With the Land Rover Defender's production coming to an end this year, the British carmaker is honoring its iconic model by building an authentic replica of the production line used to manufacture the vehicle in 1948.
Established as a visitor attraction, the recreated production line is housed inside one of the original production buildings at Jaguar Land Rover's Solihull plant. It's also part of the factory tour "and showcases replica models in various stages of production, each one meticulously built using identical parts and in precisely the same way as the original Series I."
The tour supposedly gives visitors an insight into what car production was like in the 1940s--down to the original tools and the authentic overalls known as 'cow gowns' that visitors are asked to wear. The attraction also has a dedicated area where the story of how the original Series I Land Rover was created using previously unseen video footage provided by the family of Land Rover founder Maurice Wilks.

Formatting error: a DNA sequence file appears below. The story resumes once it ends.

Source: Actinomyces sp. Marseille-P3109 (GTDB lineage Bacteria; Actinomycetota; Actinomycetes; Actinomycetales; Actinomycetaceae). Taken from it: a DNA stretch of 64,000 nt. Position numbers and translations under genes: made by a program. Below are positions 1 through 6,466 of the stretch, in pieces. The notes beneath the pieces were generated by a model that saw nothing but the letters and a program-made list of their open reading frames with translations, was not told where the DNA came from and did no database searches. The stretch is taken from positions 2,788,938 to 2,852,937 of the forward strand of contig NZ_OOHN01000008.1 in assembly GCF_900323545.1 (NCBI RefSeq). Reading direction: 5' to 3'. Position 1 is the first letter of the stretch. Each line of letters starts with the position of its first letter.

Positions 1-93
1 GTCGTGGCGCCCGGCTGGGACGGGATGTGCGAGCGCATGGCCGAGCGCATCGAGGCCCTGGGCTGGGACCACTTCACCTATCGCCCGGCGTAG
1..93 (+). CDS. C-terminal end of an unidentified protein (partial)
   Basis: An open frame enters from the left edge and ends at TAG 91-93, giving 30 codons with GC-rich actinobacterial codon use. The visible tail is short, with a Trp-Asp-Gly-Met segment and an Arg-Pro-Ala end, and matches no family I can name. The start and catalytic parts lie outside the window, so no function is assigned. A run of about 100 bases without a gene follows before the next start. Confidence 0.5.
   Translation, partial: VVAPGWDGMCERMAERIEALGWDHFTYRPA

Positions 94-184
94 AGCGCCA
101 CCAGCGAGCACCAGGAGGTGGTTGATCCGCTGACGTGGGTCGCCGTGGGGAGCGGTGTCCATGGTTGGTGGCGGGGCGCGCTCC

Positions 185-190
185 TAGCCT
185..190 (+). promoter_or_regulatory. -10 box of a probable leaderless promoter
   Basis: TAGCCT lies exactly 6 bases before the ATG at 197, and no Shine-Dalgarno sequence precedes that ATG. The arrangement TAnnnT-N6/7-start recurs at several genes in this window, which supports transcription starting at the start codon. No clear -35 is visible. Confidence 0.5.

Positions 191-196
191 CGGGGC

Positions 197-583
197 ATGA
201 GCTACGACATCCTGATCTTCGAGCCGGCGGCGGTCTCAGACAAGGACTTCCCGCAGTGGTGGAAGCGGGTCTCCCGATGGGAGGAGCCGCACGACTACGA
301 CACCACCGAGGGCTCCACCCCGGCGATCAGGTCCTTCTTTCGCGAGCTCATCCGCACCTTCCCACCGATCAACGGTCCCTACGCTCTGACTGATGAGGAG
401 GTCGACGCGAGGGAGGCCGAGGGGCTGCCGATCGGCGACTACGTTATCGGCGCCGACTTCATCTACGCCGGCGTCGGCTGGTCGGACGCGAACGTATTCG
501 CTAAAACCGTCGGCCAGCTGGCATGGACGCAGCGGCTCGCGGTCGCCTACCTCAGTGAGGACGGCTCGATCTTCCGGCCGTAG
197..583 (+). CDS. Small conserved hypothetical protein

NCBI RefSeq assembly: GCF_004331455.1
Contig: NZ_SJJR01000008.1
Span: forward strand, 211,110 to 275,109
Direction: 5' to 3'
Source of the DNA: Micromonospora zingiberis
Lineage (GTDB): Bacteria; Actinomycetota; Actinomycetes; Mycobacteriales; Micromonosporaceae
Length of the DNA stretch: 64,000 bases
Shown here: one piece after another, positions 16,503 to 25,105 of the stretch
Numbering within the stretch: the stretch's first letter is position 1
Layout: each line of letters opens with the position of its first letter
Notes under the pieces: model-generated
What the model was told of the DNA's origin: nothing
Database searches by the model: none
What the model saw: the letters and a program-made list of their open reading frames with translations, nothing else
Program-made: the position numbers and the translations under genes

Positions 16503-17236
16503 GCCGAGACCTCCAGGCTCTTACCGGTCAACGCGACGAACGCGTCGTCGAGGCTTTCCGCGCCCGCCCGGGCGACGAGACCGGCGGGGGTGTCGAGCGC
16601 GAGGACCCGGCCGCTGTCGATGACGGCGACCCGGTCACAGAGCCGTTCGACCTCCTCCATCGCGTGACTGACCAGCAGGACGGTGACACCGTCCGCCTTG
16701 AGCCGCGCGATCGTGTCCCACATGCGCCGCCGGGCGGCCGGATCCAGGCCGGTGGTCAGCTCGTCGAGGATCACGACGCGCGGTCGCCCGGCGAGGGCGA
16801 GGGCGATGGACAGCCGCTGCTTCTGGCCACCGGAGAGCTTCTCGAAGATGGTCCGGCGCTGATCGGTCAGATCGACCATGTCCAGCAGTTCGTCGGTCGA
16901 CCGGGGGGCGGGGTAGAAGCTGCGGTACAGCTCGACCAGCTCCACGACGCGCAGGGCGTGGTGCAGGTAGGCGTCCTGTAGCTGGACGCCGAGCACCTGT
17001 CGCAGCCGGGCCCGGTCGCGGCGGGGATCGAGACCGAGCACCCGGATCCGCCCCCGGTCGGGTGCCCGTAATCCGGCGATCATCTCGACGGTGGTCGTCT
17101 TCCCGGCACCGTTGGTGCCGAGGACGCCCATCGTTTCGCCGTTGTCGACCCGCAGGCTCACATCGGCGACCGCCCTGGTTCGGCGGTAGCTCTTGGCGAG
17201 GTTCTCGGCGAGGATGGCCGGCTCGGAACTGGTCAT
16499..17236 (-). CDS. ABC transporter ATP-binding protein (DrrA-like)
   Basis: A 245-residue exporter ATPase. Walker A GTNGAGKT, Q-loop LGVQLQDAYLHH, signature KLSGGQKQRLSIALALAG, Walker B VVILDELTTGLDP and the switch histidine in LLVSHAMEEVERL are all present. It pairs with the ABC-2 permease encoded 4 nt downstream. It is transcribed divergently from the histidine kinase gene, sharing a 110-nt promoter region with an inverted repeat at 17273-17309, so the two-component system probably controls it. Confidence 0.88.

"Land Rover has a rich heritage based around the Series I and Defender models, and we wanted to create something extra special that would give visitors and enthusiasts a unique insight into how it all started back in 1948," said Jaguar Land Rover heritage director John Edwards. "It has been a huge task to recreate a production line from almost 70 years ago, from sourcing original parts for the Series I models, to authentically recreating the working environment and uniform of employees who were here. The team involved has been meticulous in their research, planning and creation of what is a fitting tribute to the legendary heritage of Land Rover."
The new Defender factory tour costs £45 (nearly P3,000) per person and reportedly lasts approximately three hours.